Dennis D. McDonald (ddmcd@outlook.com) is an independent consultant located in Alexandria Virginia. His services and capabilities are described here. Application areas include project, program, and data management; market assessment, digital strategy, and program planning; change and content management; social media; and, technology adoption. Follow him on Google+. He also publishes on CTOvision.com and aNewDomain.

Using Social Networking to Support Local Energy Management and Conservation

By Dennis D. McDonald

Thanks to Brian Magierski via a Twitter message  I found out about a ZDNet video interview with Pat Lawicki, the CIO of PG&E in San Francisco. Pat is a former client of mine from when she was the CIO at the energy utility NiSource.

In this current interview she discusses some of the strategic IT-related initiatives PG&E is pursuing. These include re-architecting the IT infrastructure and making the switch from manually read customer meters to “smart meters” that provide near real time data on energy consumption.

Lawicki makes some very interesting points about energy metering that a lot of people probably don’t think about. We get our bills every month and we pay them. If the bill seems high for a past time period we wonder about it but can’t really take a direct controlling action.

Smart meters have the potential to change that. Whereas traditional energy consumption meters aren’t connected to a network and have to be read manually, smart meters can supply consumption data continuously to a remote computer. That provides opportunities for monitoring and control that, according to Lawicki, can eventually begin to be acted upon directly by the consumer.

Eventually, she says, consumers will be able to view energy consumption data via the web and take actions to increase energy efficiency and conservation. (She also points out the necessity to increase PG&E’s computing power given the increase in data volume on usage that smart metering generates.)

Lawicki also comments about how long it takes to change the internal culture of a large utility like PG&E. Having worked with several large energy utilities myself over the past decade, I can appreciate that. Also, back in 2006 I conducted several interviews with energy utility managers as part of my Web 2.0 Management Survey and learned what “culture” challenges there might be with adoption of social media and social networking at  such highly regulated  and structured organizations.

What kind of culture changes will be needed, I wonder, both for energy utility staff and for customers when customers are able to make a much more direct connection between the devices they use at home and their monthly bill? This change has the potential for making the customer-company relationship more interactive than it is now. This raises some interesting questions:

  • Who is going to teach customers how to best manage their energy consumption?
  • Will the energy company’s call center staff have to develop a new set of counseling and advice-giving skills?
  • What new tools will control room staff need to monitor distribution network performance, and will these tools take into account human-supplied information alongside automatically-supplied data from the grid and its increasing number of sensors?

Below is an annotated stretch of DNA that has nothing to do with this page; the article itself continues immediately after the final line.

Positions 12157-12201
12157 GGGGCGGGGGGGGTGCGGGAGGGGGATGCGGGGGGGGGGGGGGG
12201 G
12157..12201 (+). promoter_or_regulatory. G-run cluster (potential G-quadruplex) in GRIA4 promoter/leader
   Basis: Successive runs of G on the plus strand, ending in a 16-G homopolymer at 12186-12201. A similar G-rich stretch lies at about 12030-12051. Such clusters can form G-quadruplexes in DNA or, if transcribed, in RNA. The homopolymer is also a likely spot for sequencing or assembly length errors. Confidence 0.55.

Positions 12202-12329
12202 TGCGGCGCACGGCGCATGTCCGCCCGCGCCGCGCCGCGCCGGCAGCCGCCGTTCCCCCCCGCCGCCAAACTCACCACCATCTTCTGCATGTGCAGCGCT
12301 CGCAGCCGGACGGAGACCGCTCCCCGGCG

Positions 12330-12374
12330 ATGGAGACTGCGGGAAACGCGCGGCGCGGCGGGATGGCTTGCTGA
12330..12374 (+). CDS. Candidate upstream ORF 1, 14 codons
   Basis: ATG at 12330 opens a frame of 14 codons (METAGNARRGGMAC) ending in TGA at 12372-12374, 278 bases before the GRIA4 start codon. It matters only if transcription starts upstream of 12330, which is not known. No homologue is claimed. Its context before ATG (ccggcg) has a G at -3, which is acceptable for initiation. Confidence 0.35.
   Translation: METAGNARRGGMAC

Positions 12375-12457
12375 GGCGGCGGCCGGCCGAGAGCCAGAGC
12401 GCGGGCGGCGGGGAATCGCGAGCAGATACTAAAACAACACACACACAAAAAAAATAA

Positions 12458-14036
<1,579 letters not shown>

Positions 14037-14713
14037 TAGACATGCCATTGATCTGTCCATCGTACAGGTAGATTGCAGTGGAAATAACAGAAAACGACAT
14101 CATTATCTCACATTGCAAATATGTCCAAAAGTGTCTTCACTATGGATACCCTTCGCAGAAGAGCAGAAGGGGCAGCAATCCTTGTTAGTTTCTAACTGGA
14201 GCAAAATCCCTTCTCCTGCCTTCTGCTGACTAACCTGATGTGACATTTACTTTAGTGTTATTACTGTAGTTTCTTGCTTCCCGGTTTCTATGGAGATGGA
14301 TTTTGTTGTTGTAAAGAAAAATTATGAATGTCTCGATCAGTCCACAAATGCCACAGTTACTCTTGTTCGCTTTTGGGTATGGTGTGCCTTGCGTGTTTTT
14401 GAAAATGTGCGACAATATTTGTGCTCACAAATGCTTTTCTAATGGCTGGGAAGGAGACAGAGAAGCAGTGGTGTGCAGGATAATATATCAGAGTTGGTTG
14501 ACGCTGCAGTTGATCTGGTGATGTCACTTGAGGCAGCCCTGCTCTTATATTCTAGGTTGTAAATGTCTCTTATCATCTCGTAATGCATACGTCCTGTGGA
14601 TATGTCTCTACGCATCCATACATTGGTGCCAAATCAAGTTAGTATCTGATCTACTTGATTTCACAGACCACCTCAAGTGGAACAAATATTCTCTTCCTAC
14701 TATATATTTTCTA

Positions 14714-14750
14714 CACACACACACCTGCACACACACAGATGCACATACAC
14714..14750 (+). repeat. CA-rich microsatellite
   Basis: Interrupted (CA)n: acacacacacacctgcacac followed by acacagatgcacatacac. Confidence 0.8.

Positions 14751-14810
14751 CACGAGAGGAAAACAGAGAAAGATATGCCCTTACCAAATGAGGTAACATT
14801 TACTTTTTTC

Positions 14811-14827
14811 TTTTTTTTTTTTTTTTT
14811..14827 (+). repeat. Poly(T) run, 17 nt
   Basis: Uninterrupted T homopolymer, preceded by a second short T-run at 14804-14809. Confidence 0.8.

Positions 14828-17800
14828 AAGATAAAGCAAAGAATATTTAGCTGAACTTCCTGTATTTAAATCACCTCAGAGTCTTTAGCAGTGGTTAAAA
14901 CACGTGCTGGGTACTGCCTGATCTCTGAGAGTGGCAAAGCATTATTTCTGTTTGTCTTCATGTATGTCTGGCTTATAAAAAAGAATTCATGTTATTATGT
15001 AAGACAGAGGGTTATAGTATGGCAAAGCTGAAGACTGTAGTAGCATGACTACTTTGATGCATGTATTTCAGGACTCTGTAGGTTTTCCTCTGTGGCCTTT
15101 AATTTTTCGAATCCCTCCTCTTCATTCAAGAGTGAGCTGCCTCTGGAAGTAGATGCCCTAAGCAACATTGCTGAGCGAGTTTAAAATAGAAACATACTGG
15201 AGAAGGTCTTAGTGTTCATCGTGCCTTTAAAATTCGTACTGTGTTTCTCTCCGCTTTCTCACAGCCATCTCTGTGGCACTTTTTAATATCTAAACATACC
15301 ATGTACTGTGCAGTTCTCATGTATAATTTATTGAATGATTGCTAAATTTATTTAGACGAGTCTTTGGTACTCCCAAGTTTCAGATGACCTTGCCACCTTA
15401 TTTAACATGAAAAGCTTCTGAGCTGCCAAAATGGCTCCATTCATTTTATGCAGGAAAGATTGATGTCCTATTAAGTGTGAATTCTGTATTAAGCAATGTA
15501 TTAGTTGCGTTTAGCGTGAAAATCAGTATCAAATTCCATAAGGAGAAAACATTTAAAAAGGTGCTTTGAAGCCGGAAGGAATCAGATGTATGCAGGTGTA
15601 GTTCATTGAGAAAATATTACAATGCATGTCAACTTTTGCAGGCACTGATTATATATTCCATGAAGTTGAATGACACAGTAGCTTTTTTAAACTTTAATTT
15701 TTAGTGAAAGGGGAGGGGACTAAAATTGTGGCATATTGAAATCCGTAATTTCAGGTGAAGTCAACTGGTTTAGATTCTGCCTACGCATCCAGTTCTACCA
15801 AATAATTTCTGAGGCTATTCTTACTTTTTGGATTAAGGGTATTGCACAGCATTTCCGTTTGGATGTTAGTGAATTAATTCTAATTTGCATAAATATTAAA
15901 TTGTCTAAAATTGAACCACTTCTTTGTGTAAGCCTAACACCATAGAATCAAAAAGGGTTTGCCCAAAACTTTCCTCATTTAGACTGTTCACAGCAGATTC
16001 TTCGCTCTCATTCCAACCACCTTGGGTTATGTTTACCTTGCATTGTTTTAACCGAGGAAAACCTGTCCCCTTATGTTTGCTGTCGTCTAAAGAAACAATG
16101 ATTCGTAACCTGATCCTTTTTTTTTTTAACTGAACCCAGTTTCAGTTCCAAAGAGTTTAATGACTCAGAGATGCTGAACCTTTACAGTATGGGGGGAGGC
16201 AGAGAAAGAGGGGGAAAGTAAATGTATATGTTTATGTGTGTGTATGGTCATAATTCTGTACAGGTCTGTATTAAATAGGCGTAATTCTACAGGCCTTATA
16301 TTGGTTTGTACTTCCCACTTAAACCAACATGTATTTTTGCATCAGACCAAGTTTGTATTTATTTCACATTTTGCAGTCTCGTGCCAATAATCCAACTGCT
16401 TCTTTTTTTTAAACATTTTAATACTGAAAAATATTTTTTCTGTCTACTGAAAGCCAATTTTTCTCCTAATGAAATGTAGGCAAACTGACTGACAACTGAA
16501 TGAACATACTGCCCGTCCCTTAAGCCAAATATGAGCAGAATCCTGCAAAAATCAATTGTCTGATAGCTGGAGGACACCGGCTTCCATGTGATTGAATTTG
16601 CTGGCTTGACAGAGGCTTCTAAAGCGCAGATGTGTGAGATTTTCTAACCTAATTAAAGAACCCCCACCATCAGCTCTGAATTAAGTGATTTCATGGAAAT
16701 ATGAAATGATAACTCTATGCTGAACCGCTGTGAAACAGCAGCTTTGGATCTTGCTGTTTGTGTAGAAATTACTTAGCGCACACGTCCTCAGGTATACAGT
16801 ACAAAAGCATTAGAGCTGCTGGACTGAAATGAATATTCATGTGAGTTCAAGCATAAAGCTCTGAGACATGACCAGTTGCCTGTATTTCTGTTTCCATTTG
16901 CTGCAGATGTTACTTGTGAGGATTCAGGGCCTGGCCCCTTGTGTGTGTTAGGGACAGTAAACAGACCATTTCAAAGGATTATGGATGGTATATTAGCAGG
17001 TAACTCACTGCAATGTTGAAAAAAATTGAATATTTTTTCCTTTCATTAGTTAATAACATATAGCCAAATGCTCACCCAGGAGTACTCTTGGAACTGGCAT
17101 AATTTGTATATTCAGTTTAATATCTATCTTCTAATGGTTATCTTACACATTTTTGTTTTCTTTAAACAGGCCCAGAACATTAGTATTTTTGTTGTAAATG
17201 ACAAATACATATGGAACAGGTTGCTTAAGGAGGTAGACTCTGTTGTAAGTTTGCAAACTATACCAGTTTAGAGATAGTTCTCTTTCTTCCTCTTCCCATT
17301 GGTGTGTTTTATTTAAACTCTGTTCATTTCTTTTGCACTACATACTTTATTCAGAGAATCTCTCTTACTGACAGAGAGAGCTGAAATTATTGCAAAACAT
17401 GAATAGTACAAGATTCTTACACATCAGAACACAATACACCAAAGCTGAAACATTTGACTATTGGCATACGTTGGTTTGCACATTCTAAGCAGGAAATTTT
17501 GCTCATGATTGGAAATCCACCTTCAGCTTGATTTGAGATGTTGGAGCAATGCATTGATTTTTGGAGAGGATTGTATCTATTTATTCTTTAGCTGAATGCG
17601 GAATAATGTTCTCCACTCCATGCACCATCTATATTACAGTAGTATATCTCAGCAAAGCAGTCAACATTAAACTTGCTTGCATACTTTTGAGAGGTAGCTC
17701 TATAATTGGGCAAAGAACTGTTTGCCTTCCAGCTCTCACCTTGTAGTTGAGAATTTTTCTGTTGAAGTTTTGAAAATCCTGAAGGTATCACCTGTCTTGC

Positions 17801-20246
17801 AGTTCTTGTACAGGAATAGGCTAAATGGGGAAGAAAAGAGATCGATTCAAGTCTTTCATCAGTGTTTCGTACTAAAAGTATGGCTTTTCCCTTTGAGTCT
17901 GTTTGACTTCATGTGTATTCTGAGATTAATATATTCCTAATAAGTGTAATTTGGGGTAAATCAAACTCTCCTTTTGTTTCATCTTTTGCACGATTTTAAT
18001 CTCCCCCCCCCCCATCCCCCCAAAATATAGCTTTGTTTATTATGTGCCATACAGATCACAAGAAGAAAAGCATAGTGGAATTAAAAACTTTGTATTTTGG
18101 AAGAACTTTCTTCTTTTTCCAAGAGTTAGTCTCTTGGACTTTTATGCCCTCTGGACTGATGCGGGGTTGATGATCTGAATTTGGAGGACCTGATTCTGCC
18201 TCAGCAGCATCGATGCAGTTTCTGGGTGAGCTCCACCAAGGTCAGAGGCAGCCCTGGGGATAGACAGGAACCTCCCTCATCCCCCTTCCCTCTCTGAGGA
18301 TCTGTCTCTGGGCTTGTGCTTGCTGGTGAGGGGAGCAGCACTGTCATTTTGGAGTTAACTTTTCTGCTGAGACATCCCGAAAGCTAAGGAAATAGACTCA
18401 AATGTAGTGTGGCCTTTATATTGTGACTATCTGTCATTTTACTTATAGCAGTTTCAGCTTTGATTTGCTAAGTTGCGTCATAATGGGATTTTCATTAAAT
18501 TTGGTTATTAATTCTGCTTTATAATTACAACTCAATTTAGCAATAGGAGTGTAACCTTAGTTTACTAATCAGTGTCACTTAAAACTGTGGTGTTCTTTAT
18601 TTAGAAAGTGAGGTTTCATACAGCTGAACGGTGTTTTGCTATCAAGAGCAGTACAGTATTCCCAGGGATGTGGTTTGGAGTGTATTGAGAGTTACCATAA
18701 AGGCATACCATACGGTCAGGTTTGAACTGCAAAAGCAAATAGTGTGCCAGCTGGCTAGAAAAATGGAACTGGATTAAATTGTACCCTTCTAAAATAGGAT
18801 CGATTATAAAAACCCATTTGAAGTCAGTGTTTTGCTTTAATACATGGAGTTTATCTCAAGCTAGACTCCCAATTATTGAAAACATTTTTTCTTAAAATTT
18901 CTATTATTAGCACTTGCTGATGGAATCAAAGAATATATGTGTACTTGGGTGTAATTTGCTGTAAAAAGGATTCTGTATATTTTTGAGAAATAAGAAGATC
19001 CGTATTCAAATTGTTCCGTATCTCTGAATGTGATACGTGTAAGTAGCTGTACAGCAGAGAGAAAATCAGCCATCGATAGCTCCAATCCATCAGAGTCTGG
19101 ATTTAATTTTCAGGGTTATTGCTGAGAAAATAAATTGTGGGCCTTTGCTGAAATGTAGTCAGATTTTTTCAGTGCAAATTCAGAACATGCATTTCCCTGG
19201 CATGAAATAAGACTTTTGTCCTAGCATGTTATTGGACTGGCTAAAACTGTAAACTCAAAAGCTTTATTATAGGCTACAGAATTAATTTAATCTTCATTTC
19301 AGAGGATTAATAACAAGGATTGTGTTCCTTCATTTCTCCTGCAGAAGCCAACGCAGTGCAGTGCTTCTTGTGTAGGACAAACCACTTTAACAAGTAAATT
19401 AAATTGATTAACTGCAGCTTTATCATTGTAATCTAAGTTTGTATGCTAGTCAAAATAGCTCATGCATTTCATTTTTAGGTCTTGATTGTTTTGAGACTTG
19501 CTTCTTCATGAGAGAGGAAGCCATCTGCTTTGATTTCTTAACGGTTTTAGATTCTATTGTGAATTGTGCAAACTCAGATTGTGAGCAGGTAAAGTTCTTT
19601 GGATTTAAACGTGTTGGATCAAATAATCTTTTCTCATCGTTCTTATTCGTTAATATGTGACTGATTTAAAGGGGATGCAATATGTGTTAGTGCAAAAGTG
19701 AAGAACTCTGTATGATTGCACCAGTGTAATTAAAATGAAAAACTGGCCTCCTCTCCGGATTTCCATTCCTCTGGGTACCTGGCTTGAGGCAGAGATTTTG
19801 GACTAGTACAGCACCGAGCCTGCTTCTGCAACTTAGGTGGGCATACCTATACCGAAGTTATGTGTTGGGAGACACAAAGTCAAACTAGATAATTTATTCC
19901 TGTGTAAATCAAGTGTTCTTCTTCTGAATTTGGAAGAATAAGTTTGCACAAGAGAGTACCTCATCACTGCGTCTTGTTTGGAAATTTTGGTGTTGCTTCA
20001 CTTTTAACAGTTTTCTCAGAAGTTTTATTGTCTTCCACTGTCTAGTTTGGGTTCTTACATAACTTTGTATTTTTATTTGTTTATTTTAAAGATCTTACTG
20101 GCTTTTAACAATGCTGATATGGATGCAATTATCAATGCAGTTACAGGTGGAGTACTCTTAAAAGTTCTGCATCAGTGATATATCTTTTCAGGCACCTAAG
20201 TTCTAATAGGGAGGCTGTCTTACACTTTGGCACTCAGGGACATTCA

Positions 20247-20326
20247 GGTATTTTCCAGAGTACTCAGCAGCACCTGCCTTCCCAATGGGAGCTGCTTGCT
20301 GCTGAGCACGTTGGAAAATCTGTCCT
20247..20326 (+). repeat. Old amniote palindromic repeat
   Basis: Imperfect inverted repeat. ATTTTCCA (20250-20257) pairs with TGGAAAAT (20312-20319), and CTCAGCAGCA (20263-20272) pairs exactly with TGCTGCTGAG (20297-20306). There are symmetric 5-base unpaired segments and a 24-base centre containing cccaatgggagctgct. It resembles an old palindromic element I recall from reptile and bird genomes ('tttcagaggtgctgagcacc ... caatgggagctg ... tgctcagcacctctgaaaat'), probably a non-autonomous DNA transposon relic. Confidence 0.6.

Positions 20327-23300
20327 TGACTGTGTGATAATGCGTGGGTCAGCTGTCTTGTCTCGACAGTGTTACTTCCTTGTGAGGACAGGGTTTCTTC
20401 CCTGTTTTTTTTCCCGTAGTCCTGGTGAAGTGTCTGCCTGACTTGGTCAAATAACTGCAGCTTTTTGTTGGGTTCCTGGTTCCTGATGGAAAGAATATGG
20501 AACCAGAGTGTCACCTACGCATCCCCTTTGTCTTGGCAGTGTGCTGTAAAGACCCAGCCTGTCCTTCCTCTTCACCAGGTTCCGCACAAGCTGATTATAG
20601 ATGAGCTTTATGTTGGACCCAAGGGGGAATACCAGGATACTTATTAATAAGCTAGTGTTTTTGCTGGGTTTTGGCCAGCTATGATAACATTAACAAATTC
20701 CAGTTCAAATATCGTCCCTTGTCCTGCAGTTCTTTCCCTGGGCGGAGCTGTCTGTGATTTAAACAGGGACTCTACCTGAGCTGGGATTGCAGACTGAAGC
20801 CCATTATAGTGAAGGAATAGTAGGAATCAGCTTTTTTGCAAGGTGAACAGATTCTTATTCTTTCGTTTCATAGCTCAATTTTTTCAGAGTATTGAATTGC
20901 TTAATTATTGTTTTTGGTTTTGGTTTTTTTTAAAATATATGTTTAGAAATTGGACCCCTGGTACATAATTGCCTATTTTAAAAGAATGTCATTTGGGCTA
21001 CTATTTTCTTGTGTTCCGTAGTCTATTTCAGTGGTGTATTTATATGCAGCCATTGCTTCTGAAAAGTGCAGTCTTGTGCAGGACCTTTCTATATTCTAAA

Perhaps there is a role for social networking and social media in helping customers learn and adjust to the increased level of data and control smart meters might generate. For example, what if a customer network were established where customers in a particular area or with a particular type of energy consumption profile can seek out and communicate with other customers about how they are taking actions to monitor and control energy consumption?

Many mainstream companies already manage forums and blogs where customers can communicate among themselves about product and service issues, so this idea is not new. But this is different from how most utilities operate. The idea of engaging directly with customers while enabling them to discuss among themselves issues related to energy consumption, conservation, and billing could be controversial in an industry as highly regulated as energy utilities.

One energy company manager I interviewed in 2006, for example, said that the idea of setting up a blog with open discussion channels with the public would never work, given that the process of vetting standard web page content for legal, policy, and financial implications was so cumbersome at the time.

Perhaps that reaction is unique, but it suggests some interesting public relations and communication issues when customers are given more direct control over aspects of energy consumption that have traditionally been hidden or only indirectly controlled. Traditionally, utility customer seldom interact on a regular basis with the energy utility once service is established and the billing and payment cycle is initiated. Energy company call centers are highly automated with call routing and call handling highly systematized and focused on account handling, service start/stop, service interruption reporting, and billing inquiries.

Inserting the energy company into more decentralized and localized consumer behaviors, conversations, and attitudes — which is what an application of social networking to promote energy conservation might entail — would be a major change from these traditions. Still, energy conservation starts at home, and it just makes sense to me to enlist individual members of the public in as many ways as possible to monitor and control household energy use. Social networking may be just the tool to promote such public involvement.

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Copyright (c) 2007 by Dennis D. McDonald.

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